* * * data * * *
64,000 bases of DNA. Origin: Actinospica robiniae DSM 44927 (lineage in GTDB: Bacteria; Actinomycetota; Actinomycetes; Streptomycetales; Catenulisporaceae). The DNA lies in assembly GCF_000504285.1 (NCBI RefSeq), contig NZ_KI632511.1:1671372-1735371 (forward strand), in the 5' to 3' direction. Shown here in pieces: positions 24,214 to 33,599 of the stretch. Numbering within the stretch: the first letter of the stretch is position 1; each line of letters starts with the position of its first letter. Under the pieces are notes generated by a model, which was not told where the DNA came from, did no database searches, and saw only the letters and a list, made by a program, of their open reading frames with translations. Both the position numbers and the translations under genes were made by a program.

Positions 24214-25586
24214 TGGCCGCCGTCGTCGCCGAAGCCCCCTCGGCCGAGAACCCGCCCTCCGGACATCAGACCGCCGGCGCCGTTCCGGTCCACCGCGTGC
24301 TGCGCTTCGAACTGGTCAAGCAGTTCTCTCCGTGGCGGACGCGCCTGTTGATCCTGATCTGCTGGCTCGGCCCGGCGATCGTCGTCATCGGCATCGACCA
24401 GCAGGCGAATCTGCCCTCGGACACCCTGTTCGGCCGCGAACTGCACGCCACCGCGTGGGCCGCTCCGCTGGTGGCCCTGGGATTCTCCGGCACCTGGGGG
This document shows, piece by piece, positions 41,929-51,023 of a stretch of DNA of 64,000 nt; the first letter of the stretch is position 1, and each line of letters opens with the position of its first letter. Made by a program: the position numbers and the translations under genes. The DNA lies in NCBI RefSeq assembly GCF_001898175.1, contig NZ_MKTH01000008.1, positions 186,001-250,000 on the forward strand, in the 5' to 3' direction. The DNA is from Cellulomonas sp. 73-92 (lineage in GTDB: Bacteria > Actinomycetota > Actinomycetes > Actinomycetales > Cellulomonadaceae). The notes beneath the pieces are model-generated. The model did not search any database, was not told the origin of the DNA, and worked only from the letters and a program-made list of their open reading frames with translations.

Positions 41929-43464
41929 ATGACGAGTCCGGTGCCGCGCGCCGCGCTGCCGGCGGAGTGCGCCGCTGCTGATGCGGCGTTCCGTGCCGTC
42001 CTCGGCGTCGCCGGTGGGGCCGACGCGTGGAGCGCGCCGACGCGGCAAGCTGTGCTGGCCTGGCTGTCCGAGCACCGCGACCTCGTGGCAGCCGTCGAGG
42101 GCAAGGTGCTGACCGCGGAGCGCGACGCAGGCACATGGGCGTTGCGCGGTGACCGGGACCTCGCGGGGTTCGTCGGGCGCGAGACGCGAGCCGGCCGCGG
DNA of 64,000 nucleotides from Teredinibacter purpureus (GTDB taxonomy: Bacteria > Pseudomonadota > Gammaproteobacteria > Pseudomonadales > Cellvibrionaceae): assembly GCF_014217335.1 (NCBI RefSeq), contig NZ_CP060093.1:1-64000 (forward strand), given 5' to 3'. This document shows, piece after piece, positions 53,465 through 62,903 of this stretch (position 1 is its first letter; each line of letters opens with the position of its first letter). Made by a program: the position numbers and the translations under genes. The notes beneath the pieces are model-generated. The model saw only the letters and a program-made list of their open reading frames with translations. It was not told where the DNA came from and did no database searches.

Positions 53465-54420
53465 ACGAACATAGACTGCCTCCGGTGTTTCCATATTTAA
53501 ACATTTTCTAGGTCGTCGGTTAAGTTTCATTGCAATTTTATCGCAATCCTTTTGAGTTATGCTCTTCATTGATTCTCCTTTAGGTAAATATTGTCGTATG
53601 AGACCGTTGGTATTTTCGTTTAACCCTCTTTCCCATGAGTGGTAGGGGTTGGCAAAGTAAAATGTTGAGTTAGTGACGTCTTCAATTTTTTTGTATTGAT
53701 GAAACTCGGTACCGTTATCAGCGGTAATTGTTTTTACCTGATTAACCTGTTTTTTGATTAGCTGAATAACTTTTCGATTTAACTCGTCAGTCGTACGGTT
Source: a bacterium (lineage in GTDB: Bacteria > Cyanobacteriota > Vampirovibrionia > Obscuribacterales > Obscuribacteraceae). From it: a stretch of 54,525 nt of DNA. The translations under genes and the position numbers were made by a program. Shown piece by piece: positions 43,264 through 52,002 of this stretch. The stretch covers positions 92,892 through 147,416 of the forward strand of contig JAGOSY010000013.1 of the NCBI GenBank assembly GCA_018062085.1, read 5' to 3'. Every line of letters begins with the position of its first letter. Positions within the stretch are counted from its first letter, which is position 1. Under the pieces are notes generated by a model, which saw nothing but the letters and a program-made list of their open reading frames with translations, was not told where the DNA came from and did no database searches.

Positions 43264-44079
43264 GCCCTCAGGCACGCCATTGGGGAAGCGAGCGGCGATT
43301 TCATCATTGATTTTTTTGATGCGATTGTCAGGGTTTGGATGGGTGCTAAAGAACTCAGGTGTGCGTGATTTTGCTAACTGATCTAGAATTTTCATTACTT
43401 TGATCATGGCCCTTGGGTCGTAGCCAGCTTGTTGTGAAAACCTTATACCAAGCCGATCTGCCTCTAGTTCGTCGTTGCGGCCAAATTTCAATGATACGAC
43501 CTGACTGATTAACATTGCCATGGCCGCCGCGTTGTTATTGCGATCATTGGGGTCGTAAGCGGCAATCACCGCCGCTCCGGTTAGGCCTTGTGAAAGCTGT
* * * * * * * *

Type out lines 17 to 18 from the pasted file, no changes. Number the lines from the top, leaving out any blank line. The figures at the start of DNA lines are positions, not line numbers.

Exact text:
Source: a bacterium (lineage in GTDB: Bacteria > Cyanobacteriota > Vampirovibrionia > Obscuribacterales > Obscuribacteraceae). From it: a stretch of 54,525 nt of DNA. The translations under genes and the position numbers were made by a program. Shown piece by piece: positions 43,264 through 52,002 of this stretch. The stretch covers positions 92,892 through 147,416 of the forward strand of contig JAGOSY010000013.1 of the NCBI GenBank assembly GCA_018062085.1, read 5' to 3'. Every line of letters begins with the position of its first letter. Positions within the stretch are counted from its first letter, which is position 1. Under the pieces are notes generated by a model, which saw nothing but the letters and a program-made list of their open reading frames with translations, was not told where the DNA came from and did no database searches.

Positions 43264-44079